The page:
LANDCOM officers conducted an Operational Capabilities Concept (OCC) Advisory Visit (AV) in Georgia (GEO) for their upcoming NATO Led Evaluation, Level 2 (NEL2) happening now. This visit is part of a robust and long standing relationship between LANDCOM and Georgia Land Forces. According to a NATO official speaking to Europetime, NATO Land Component Command (LANDCOM) provided three officers to conduct an advisory visit to Georgia and the visit concluded with the signature of a formal agreement by both parties.  NATO Land Component Command (LANDCOM) provided 3 officers to conduct an advisory visit to Georgia, in preparation for the upcoming second level of the NATO Led Evaluation process (called NEL2) aimed at determining the level of operational capability of a light infantry company from Georgia, which is also listed for NATO's Response Force. The visit occurred from 22 to 26 August 2022. It featured a series of briefings and meetings - including with the Georgian Deputy Chief of Defence - and activities. The visit concluded with the signature of a formal agreement by both parties over a set of Performance Measures against which the second phase of the mentioned evaluation process will be based“, - NATO official said. According to NATO Georgia is a prioritised NATO partner with an infantry company listed for NATO’s Response Forces (NRF).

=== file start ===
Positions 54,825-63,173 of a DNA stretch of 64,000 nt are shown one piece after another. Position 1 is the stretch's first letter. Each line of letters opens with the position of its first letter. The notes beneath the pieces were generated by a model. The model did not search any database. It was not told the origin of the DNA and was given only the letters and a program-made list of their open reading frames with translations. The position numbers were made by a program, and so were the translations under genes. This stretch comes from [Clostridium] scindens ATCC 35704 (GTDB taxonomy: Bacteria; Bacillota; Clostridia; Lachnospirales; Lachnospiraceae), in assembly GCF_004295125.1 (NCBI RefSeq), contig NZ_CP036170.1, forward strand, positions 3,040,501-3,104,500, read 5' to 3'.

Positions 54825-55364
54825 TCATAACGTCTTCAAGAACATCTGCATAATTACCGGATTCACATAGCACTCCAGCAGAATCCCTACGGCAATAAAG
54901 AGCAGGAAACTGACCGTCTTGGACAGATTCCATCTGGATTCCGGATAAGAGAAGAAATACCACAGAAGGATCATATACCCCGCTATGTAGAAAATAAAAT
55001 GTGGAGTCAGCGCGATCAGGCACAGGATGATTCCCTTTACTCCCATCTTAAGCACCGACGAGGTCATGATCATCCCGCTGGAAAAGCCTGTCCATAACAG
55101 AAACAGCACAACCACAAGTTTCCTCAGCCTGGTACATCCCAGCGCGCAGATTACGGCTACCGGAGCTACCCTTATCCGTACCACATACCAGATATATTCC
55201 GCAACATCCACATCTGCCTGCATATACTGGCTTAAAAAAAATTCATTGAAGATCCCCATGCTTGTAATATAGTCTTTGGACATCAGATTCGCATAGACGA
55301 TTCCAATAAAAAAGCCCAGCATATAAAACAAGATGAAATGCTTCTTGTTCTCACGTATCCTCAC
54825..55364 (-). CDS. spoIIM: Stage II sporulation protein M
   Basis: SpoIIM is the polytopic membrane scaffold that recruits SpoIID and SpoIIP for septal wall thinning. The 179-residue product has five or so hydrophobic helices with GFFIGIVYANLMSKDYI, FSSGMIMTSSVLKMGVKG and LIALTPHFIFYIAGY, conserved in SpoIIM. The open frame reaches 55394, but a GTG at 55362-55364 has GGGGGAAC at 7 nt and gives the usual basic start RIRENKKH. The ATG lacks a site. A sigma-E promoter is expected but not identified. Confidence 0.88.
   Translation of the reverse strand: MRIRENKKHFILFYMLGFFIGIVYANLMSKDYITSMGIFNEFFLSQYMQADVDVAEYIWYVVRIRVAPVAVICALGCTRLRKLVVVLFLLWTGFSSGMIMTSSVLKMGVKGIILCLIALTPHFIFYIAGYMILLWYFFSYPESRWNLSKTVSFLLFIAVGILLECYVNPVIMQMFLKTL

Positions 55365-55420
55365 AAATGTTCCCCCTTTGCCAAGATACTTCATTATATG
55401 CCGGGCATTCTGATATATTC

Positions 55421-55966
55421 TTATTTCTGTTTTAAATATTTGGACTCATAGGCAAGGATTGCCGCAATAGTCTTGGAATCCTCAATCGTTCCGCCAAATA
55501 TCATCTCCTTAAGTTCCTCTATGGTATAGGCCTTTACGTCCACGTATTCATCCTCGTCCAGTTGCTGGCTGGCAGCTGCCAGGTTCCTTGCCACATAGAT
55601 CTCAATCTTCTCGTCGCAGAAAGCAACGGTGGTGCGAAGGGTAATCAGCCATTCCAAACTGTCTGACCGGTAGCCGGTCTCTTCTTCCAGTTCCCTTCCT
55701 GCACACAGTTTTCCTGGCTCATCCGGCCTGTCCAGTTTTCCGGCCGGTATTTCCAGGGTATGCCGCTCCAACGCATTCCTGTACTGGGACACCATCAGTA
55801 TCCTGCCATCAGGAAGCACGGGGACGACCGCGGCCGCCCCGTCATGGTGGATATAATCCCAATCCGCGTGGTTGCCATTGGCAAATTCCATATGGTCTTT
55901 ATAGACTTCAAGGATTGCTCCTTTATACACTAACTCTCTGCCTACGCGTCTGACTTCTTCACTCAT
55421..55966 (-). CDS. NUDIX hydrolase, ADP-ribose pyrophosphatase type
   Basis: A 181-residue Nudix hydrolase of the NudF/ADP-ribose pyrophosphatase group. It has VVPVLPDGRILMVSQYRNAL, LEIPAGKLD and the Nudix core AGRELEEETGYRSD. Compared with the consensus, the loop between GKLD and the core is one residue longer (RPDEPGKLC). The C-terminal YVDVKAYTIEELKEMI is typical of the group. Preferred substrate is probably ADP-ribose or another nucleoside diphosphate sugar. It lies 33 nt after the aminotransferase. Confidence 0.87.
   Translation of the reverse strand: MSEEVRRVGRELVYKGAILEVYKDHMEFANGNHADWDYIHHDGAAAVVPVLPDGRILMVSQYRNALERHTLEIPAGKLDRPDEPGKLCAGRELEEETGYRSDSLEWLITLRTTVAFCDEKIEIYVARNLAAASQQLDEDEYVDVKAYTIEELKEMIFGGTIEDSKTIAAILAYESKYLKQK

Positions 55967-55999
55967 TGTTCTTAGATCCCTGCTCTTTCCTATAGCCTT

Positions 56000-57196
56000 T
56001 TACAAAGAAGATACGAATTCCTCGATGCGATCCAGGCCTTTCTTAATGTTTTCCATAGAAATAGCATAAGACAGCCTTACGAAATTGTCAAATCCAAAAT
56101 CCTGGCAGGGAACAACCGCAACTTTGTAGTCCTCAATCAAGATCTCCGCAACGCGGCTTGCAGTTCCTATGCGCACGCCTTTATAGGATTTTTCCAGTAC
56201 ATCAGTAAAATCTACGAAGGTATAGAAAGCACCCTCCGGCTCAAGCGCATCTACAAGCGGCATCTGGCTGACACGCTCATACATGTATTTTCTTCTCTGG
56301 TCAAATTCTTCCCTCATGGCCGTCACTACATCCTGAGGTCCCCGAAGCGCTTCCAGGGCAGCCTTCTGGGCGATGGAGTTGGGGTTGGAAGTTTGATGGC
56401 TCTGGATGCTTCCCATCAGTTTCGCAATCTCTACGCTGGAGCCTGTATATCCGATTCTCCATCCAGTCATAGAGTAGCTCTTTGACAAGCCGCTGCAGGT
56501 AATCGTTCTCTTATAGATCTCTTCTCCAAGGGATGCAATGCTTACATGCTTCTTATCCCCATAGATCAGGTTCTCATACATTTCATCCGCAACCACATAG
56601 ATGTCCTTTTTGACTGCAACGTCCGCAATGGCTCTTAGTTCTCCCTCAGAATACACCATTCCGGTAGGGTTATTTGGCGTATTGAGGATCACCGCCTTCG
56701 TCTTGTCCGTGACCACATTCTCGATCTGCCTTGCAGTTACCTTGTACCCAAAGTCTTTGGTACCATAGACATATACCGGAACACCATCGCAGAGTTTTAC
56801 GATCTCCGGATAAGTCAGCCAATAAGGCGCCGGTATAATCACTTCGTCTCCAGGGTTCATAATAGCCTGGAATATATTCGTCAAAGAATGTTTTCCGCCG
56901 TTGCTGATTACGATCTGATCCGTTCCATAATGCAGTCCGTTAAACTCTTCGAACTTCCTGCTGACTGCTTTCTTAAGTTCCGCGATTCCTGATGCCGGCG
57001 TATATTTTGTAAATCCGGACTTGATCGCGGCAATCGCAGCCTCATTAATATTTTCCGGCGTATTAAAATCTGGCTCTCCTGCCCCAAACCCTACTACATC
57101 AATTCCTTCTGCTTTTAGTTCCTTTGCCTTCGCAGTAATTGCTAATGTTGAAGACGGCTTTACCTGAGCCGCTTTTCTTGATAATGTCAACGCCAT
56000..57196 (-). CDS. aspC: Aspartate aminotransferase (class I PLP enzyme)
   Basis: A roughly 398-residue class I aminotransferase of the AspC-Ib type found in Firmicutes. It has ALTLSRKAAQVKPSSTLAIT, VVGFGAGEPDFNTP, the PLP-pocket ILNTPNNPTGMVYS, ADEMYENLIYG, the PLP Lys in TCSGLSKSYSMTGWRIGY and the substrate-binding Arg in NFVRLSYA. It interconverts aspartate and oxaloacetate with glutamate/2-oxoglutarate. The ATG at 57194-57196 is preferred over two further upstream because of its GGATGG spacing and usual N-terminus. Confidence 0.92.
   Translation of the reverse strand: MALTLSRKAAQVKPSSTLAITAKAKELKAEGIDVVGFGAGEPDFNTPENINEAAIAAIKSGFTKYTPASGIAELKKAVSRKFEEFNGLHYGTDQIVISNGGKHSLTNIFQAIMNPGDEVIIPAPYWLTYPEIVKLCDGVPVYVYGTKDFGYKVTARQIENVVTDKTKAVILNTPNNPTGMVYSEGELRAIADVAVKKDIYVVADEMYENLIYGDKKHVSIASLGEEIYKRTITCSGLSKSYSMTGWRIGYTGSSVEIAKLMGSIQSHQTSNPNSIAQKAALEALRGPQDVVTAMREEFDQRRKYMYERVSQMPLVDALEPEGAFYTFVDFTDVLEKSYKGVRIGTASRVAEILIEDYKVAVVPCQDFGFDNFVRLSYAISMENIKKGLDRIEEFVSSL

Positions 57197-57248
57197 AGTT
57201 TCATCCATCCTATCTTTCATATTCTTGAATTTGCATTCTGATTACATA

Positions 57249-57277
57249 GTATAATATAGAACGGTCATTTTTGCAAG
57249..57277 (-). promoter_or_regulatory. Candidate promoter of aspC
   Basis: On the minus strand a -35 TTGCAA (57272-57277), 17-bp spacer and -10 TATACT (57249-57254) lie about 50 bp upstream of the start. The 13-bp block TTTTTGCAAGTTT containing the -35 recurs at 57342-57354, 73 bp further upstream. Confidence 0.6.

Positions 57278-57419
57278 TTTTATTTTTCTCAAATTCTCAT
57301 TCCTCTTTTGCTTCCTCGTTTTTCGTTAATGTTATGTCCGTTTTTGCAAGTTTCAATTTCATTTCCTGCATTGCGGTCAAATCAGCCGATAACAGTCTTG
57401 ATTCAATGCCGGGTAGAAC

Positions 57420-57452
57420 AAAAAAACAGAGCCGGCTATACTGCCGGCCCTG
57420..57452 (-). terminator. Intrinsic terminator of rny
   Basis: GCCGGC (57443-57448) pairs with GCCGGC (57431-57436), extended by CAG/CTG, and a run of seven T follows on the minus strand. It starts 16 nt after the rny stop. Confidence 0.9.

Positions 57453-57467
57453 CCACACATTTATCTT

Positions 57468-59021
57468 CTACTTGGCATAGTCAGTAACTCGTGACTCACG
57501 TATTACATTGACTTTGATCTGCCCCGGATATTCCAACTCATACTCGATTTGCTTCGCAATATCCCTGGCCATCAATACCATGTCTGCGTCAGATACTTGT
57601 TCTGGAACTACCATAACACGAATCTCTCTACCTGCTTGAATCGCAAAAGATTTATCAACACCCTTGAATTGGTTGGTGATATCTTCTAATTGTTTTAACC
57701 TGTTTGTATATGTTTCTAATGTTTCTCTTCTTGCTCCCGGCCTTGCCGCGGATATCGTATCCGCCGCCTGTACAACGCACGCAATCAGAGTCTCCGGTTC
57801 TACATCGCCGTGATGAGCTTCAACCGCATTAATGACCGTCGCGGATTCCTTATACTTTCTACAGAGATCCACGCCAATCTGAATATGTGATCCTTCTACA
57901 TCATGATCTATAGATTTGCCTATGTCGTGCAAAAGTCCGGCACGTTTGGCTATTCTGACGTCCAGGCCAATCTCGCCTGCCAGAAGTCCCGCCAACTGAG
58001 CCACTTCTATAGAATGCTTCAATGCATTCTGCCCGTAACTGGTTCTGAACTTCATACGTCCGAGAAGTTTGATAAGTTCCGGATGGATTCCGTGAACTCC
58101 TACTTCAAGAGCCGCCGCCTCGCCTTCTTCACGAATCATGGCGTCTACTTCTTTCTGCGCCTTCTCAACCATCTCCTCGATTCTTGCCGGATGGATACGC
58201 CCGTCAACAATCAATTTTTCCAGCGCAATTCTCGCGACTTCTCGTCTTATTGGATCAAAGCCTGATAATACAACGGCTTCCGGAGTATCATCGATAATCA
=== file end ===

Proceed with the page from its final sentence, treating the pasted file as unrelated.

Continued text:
The United States is working with NATO allies to support Georgia’s security and defense modernization efforts